Medical Waste Management Program. Medical waste can pose a hazardous threat to people, animals, the community and the environment. Specific guidelines and laws have been established by each state for safety and protection. Regulation requirements also include compliance with federal laws and involve the safe handling, storage, treatment, and safe disposal of biohazardous waste. Additional safety protocols have been established by OSHA (Occupational Safety and Health Administration) to keep staff and the general public from exposure to potential contamination. Federal laws established by DOT (Department of Transportation) are required by anyone that transports medical waste.
Each state has specific requirements that may include fees and licenses for both generators and those that transport and dispose of medical waste. Each state has created their own detailed medical waste management program that contains the various parts to ensure that all medical waste is kept from transmitting potentially infectious diseases. Some of the major portions of a medical waste management program can include but are not limited to:
• Definition and understanding of ownership of medical waste.
• Defined as per state rules for variations between large and small medical waste generators.
• Understanding of the generator responsibility for medical waste in the cradle-to-grave concept.
• Generators of medical waste, managers on site, departments involved in dealing with, handling, storage, and disposal of medical waste.
• Contact individuals: primary, backup, after-hours/emergency contact.
• Types of medical waste that is generated.
• Clear definitions and understanding of all medical waste.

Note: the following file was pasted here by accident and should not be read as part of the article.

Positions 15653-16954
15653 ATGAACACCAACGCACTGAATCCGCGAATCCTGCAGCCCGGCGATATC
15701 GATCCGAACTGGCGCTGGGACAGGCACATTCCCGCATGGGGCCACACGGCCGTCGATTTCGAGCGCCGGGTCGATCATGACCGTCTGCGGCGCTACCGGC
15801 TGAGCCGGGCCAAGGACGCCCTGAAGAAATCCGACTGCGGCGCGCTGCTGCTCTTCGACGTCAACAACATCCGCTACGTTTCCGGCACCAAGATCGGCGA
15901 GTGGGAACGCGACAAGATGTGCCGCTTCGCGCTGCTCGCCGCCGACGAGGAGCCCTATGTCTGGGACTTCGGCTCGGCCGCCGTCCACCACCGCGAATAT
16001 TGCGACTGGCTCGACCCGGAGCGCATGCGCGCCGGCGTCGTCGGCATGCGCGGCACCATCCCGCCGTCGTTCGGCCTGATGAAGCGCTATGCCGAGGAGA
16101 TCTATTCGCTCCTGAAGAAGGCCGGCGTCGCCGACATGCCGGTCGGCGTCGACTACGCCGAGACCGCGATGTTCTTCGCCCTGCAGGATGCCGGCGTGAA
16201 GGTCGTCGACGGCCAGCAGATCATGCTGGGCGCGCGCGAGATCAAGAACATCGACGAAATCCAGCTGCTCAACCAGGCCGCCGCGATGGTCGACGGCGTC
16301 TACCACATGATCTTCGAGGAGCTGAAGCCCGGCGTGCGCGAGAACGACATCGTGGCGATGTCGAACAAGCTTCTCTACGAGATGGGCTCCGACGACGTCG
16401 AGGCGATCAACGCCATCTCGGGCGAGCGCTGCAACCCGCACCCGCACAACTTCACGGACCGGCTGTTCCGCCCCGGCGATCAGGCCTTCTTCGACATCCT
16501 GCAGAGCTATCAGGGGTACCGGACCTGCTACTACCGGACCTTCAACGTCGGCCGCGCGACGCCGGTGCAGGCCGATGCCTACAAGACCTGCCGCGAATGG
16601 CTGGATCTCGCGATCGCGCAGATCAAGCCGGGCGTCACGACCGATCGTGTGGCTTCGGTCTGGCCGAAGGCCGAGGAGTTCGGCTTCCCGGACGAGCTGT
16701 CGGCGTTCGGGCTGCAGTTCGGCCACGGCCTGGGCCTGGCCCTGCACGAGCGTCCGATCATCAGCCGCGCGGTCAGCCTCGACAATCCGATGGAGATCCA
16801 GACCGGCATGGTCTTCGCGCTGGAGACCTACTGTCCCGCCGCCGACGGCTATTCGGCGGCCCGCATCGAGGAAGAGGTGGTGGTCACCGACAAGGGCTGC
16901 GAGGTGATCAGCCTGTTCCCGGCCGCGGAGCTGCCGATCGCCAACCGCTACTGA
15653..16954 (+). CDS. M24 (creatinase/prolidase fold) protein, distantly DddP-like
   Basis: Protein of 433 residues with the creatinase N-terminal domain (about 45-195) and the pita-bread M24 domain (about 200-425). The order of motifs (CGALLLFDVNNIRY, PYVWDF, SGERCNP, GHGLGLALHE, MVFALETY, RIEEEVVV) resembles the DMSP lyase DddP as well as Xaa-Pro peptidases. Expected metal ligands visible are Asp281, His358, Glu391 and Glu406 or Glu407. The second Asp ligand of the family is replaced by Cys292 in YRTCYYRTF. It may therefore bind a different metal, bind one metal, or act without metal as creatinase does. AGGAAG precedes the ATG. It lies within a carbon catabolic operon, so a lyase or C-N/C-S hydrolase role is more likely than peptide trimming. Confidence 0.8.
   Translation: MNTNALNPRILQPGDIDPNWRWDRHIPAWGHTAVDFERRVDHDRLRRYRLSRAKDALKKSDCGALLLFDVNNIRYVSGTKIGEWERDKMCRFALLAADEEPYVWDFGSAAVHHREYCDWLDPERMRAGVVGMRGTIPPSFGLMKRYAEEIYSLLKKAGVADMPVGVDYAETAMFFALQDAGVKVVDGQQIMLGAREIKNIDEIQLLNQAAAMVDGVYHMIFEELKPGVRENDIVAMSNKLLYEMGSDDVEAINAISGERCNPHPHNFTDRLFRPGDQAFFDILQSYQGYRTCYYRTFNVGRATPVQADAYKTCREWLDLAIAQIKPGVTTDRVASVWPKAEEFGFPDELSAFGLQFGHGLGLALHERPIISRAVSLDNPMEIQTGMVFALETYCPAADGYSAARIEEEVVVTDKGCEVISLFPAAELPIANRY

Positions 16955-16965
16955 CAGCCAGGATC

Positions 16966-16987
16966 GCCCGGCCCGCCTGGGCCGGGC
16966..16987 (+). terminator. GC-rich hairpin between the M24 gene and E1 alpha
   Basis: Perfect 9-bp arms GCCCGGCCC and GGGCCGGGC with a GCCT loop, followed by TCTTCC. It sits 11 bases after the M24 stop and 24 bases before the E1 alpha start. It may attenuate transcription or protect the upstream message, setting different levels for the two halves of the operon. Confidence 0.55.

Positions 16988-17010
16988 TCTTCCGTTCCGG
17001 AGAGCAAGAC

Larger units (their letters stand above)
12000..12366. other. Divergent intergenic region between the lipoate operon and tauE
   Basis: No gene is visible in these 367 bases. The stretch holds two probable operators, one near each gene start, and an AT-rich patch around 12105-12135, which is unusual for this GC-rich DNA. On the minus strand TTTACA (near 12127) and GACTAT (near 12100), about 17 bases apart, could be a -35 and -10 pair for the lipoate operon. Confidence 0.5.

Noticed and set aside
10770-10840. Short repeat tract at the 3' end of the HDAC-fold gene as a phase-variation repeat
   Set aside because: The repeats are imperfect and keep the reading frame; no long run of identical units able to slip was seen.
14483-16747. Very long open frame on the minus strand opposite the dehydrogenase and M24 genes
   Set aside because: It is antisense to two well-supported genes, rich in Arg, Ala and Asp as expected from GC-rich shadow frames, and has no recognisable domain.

• Medical waste accumulation and separation rules for solid, liquid and combined medical waste as well as sharps waste and specific storage guidelines.
• Requirements for labeling and storage containers for each type of medical waste.
• Specific rules for on-site treatment and disposal of medical waste for: solid, liquid, and combined medical waste as well as sharps waste and allowed time duration of storage.
• Record retention for generator, transporter, and treatment for all medical waste based on the number of years required by the individual state for audit.
• Employee/staff/personnel training guidelines based on OSHA requirements.
• Procedures for emergency actions taken for spills, leaks, or personnel exposures for contamination.
• Creation of completely outfitted emergency action materials needed to reduce/eliminate exposure to potentially infectious agents, including required PPE (Personal protective equipment)
• On-site treatment facility guidelines and requirements including specific state permissible acceptance of medical waste from outside sources.
• A plan in case of facility closure that includes all equipment, facilities, and non-disposable items that were used as part of medical or research.
• Specific requirements for vehicles transporting medical waste that includes cleaning, sterilization, and staff training and licensing.
• Emergency procedures for medical waste transporters in case of leak or disaster before, during or after transport.
• Dedicated guidelines for treatment plants that comply with environmental safety laws, proof of transitioning medical waste to non-infectious state and records of final disposal locations.
• Treatment facility compliance for sterilization procedures.
• Emergency procedures for equipment failure, leaks or exposure at treatment facilities.
• Natural disaster protocols for generators, transporters and medical waste treatment facilities.
• Where permissible, decontamination procedures for reusable secondary containers for medical waste.
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